Friday, June 3, 2011
A Divine and Sinless Christ: The Last Temptation of Christ
If a snake said to me, “look at my breasts, do you recognize them,” I’d put myself in a straightjacket. This is just one of many provocative, albeit controversial, moments in the novel turned film, The Last Temptation of Christ. The story deals with two primary theological questions (though there were others): Was Jesus without sin and what is the nature of Christ (is he God)? The film depicts Jesus as a sinful being and waivers back and forth with his Godhood.
In the film, the “last temptation,” if you will, thwarts the cross event – death and resurrection – and the justification (salvation) of the human race. Compared to that, the other temptations in the film (sexual encounters, lying, retribution, and so on) are just playful mockery of the divine essence of Jesus Christ. As the story goes, Jesus sinned, by being deceived out of fulfilling the resurrection. One could infer, he did not have the power of God in him and that is why the Archangel of Satan was able to trick him.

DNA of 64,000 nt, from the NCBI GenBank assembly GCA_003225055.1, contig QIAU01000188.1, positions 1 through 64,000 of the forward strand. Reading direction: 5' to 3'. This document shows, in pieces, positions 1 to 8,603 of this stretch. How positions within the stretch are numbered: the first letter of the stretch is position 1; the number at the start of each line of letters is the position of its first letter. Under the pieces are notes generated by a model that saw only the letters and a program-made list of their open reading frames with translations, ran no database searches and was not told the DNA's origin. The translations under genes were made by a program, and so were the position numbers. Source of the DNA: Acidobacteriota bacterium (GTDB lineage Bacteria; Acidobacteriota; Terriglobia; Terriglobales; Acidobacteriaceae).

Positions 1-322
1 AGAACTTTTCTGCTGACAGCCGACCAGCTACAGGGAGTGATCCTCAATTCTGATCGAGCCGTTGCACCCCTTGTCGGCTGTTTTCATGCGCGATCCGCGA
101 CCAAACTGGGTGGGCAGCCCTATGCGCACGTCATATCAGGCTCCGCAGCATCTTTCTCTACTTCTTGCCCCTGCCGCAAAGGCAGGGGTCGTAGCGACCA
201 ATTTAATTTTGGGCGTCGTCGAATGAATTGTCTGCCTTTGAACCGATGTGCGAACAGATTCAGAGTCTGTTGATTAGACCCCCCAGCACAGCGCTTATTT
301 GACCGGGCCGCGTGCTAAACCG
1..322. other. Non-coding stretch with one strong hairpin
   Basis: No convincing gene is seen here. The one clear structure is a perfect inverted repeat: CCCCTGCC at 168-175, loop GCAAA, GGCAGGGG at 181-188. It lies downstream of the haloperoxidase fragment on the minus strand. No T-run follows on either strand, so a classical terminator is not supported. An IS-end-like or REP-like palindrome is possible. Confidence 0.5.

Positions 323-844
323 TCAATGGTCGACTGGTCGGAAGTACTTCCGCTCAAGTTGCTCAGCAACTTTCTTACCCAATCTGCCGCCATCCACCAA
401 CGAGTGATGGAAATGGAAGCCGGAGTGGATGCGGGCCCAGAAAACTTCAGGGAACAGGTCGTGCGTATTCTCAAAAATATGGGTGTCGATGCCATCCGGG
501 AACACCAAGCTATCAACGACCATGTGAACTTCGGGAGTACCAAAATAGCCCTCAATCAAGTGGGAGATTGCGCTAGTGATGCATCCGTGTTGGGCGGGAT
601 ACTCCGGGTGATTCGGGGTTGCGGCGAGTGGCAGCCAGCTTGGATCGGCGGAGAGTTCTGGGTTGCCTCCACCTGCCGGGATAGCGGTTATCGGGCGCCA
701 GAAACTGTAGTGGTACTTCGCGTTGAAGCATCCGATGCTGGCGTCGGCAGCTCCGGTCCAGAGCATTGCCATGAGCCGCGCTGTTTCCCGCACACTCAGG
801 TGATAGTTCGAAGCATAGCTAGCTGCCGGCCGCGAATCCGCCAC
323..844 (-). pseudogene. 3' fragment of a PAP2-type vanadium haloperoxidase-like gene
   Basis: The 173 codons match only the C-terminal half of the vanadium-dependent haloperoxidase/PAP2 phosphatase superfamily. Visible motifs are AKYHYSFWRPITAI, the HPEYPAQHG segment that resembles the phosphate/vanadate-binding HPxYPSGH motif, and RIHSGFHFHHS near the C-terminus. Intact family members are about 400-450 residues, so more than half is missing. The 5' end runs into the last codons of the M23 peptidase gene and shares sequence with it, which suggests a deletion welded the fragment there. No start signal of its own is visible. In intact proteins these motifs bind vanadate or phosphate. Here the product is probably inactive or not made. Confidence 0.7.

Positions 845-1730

Truthfully, the deception of Jesus Christ is quite a claim and one ought to ask, how does a Christian respond to The Last Temptation of Christ? First, it is important to remember that the film is fiction. Second, learn to laugh at the controversially-erotic content of the film – you might be entertained by the absurdity. Third, don’t be afraid to allow films, like this one, to make you think over challenging questions.
As for the primary theological questions raised in the film, Paul talks about the sin nature, in conjunction with Jesus, in 2 Corinthians 5 (it is found elsewhere too) and says Christ was without sin. And, for the divine characteristic of Christ, John 10:22-30 emphatically declares that Christ, the Son, and God, the Father, are one. Finally, the cross event – death and resurrection of the Messiah – is the most important event in human history and its salvific effect cannot be thwarted.